Minneapolis, MN (PRWEB) May 13, 2013
Minneapolis real estate is progressing fabulously, seeing the highest pending home sales count since May 2006, setting a Twin Cities home prices 7 year high benchmark. For the same time period, there were 4,138 closed sales, and inventory levels declined 29.3 percent to 13,113 active listings. Driven by the changing mix of sales, solid demand for new Twin Cities real estate listings and falling Twin Cities low housing inventory, the median home price for the Twin Cities metro rose 12.2 percent to $182,312.
"Our Twin Cities sellers market is gaining new home prices records unseen since 2006. With a low 3.1 months supply of housing inventory, more Twin Cities real estate seller participation is in high demand. It is an exceptional and positive market welcoming home sellers to help continue our housing recovery," says Jenna Thuening, owner of Home Destination.
One very positive sign is the percentage of all new listings that were traditional, non-distressed homes increased to 77.9 percent, a new high unachieved since October 2007, as confirmed on May 10th by HousingWire in an article titled "Twin Cities Home Prices Soar". For closed sales, that numbers rose to 68.4 percent, a record level not seen since July 2008.
Seller activity was up 7.7 percent overall, while traditional new listings were up 28.0 percent, foreclosure new listings were down 25.6 percent and short sale new listings were down 39.5 percent. The 10K Housing Value Index – which controls for data variability – showed an 8.5 percent increase to $181,381.
Additional Twin Cities home prices and housing stats in the MAAR report include:
Home Destination Offers Tips On How to Price Your Home in a Home Seller's Market:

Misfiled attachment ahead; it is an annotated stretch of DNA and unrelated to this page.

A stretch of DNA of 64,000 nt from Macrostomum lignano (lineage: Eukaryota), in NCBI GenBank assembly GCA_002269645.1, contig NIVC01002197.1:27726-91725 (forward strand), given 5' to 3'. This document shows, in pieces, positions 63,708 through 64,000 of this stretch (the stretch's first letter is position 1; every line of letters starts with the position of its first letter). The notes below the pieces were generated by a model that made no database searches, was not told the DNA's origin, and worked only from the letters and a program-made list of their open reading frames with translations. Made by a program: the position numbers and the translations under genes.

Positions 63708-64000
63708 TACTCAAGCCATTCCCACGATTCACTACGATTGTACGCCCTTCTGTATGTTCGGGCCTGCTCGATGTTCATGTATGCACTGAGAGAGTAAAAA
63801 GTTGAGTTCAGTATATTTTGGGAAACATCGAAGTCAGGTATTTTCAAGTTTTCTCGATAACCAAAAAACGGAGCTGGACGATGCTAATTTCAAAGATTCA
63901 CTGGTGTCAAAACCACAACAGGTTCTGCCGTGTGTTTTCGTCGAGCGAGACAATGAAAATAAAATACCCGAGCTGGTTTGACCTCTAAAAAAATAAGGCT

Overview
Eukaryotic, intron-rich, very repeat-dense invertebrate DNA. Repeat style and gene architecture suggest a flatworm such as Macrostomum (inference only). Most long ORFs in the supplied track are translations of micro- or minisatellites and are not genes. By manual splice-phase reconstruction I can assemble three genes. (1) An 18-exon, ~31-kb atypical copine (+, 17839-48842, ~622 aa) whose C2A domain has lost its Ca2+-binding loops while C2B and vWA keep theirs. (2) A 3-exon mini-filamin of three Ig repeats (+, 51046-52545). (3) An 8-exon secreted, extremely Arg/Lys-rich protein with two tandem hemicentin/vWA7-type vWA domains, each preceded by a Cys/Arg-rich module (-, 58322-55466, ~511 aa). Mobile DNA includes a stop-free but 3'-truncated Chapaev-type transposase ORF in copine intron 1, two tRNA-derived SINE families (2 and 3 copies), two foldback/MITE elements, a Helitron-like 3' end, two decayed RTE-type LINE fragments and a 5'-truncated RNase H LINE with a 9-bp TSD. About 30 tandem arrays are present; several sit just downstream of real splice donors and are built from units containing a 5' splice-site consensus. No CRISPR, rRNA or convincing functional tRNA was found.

1. A good way to determine the best dollar figure is to study recent sale prices of comparable homes in your neighborhood. Local Realtors can access Minneapolis "comps" for you and suggest a fair value. Web sites such as Zillow.com and Trulia.com also provide data on recent sales. Resist the urge to ask for more than what your home is worth. When a real estate buyer feels like you are being fair, they may be more inclined to work with you.
2. Urgency To Sell May Impact Home's Selling Price - If the home seller must relocate immediately due to a job transfer, death in the family, or some other reason, the sense of urgency to sell quickly may determine a lower asking price. When a home's price point is higher than it should be, it may do more to help everybody else in the neighborhood first.
3. Price Should Reflect A Home's Value - Prove the value of your home. Recent home renovations and upgrades should be highlighted. For example most buyers won't know that cost of granite countertops improvements unless told.
4. Understand List Price and Home Sales Price - Know the a meaningful relationship between a home's list price and sales price. Perhaps most homes are selling for 5% less than the list price, or above the list price due to multiple offers. A local agent who has deep inside experience will be in the best position to find the tipping point between a list price and what a seller is willing to take in an offer.
5. Compare Sales Price of Foreclosed Homes - A foreclosure usually has a different feel from a move-in ready home, so it will probably be priced a little lower.
6.Use Current Comparable Home Sales - Finding sale prices on comparable homes, and recent property sales in the same neighborhood will ensure a home's asking price will be a close match to a home appraisers price.
"Since home values have risen and Twin Cities home sellers are gaining multiple offers in many markets, it is understandable that sellers find it hard to know what their asking price should be," comments Thuening. "Current Twin Cities bidding wars are pushing home prices upwards, too."
Home Destination helps home sellers know what additional things to do before selling and markets a home to attract potential home buyers. To engage a professional residential Twin Cities Realtor and take advantage of the strong Twin Cities home sellers market, call 612-396-7832.